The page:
These keywords were added by machine and not by the authors. This process is experimental and the keywords may be updated as the learning algorithm improves.

1 Introduction

Over the past years several users (in Belgium, the Netherlands and abroad) have adopted the ESAT speech recognition software package (developed for over 15 years at ESAT, K.U.Leuven, [5,10]) as they found that it satisfied their research needs better than other available packages. However, typical of organically grown software, the learning effort was considerable and documentation lacking. The software needed a major overhaul and this is accomplished with support from the STEVIN programme and a partnership consisting of Katholieke Universiteit Leuven, Radboud University Nijmegen, Twente University and TNO. At the same time the main weaknesses were addressed and the code base was modernised. This effort also addressed the need of the research community for a Dutch speech recognition system that can be used by non-specialists. We also found this to be an ideal moment to open up the code to the community at large. It is now distributed as open source for academic usage and at moderate cost for commercial exploitation. The toolkit, its documentation and references can be found at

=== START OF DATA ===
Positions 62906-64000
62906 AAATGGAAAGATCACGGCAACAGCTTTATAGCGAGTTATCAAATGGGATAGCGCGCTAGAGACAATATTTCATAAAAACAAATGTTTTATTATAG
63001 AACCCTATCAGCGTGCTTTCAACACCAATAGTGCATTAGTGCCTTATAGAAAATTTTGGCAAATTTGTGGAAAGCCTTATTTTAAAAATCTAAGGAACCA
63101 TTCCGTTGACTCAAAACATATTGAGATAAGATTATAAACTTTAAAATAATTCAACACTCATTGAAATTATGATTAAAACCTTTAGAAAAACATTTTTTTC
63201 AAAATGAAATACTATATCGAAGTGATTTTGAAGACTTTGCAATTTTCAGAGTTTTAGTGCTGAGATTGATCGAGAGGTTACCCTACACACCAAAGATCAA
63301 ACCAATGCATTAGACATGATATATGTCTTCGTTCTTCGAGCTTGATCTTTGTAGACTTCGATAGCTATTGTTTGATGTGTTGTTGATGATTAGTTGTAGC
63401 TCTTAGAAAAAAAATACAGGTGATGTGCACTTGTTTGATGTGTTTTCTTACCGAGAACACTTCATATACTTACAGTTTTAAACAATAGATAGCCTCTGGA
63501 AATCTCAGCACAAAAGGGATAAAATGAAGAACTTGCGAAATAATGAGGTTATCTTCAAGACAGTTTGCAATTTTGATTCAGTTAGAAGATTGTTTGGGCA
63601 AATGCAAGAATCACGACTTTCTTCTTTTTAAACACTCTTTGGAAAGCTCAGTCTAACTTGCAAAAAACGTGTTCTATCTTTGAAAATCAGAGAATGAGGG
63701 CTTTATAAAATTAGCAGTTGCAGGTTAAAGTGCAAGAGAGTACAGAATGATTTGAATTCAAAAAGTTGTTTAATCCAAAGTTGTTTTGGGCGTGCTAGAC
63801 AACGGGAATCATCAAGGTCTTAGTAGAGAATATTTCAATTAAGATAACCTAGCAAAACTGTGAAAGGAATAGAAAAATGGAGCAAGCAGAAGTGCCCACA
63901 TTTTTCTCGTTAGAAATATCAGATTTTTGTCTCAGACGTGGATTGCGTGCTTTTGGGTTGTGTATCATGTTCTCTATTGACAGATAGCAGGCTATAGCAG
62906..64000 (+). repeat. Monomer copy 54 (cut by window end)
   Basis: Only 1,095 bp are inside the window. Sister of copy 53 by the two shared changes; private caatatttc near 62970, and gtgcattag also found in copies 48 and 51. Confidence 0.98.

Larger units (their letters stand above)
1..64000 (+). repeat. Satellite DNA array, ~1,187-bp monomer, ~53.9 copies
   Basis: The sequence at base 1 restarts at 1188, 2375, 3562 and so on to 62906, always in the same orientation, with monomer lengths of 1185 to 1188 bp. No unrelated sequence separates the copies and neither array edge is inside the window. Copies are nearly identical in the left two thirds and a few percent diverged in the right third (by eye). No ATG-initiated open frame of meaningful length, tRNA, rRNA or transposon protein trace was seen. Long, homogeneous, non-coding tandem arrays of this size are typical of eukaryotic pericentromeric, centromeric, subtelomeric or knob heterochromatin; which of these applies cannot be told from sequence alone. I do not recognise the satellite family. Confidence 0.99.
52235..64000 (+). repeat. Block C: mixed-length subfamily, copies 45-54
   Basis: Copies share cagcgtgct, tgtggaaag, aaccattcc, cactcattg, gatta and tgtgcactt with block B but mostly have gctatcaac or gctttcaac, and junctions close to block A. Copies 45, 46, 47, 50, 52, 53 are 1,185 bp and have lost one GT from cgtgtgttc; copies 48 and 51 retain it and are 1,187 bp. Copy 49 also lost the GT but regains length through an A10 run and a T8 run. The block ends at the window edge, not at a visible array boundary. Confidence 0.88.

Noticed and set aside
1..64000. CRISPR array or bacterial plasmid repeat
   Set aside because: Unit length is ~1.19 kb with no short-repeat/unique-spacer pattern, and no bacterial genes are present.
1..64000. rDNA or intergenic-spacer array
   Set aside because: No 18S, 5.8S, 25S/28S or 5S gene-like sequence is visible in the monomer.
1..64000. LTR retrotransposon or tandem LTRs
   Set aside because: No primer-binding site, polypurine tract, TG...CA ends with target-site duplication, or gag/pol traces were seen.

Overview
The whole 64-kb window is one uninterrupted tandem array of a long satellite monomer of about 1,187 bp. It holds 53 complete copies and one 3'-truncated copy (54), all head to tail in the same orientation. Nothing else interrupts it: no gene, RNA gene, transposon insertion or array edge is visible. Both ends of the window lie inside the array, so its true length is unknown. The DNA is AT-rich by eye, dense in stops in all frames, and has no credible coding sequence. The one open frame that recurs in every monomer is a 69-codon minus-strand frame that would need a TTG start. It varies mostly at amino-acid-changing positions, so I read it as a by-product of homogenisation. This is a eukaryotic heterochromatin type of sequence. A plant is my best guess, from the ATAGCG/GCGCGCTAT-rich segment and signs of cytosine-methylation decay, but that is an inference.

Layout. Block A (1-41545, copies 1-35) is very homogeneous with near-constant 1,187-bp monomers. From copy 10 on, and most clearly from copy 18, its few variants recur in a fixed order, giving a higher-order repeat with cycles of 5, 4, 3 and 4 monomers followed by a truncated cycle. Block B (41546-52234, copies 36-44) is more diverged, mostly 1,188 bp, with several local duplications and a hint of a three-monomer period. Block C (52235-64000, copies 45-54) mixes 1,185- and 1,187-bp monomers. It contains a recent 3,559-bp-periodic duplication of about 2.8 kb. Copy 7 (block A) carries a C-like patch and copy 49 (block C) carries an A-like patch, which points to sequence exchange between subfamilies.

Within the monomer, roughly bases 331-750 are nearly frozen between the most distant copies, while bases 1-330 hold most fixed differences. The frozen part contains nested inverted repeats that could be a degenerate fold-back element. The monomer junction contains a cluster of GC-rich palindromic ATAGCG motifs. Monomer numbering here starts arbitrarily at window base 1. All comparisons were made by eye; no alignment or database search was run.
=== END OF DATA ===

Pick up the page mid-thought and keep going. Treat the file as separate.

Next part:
In this article details of the SPRAAK toolkit are given in several sections: Sect. 6.2 discusses the possible uses of the toolkit, Sect. 6.3 explains the features of the different components of the software, some benchmark results are given in Sect. 6.4, system requirements of the software are mentioned in Sect. 6.5, licensing and distribution is covered in Sect. 6.6, relation to other STEVIN projects in Sects. 6.7 and6.8 addresses future work. Finally a conclusion is given in Sect. 6.9 .